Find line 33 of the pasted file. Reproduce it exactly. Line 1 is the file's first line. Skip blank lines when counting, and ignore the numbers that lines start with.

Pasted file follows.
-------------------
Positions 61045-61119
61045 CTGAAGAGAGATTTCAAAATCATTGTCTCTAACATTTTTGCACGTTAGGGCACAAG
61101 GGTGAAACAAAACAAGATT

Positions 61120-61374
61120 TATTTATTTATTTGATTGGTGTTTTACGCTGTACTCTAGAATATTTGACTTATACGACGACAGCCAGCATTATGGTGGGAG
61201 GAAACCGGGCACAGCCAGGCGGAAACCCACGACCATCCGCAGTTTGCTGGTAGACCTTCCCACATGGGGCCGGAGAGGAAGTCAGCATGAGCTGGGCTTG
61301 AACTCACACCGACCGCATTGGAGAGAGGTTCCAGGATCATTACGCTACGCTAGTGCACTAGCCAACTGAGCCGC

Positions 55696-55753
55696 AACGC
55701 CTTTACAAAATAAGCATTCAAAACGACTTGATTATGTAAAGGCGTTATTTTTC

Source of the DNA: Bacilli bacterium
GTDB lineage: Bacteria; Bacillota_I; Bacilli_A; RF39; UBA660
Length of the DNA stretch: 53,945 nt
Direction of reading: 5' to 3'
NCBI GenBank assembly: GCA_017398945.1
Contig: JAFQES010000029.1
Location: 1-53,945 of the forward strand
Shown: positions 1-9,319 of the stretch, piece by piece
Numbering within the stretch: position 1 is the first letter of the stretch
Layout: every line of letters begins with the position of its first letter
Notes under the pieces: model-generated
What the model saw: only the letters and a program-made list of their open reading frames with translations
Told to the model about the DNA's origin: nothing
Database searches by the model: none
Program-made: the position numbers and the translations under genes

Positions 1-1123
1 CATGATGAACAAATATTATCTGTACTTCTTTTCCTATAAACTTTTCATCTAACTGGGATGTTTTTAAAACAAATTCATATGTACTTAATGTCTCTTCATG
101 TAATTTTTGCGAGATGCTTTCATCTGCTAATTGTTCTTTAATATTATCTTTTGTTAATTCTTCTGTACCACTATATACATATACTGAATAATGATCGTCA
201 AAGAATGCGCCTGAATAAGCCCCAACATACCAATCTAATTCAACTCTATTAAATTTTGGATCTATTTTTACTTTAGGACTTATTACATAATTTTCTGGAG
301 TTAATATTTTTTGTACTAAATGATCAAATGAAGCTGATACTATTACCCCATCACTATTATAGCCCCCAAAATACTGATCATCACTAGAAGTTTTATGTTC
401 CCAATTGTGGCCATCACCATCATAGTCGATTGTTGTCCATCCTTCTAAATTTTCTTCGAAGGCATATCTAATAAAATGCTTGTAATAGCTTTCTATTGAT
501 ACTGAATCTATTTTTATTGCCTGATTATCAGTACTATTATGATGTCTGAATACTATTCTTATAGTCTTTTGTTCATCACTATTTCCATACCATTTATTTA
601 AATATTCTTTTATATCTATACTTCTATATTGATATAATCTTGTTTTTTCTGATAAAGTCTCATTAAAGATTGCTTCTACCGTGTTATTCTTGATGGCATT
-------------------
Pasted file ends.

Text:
601 AATATTCTTTTATATCTATACTTCTATATTGATATAATCTTGTTTTTTCTGATAAAGTCTCATTAAAGATTGCTTCTACCGTGTTATTCTTGATGGCATT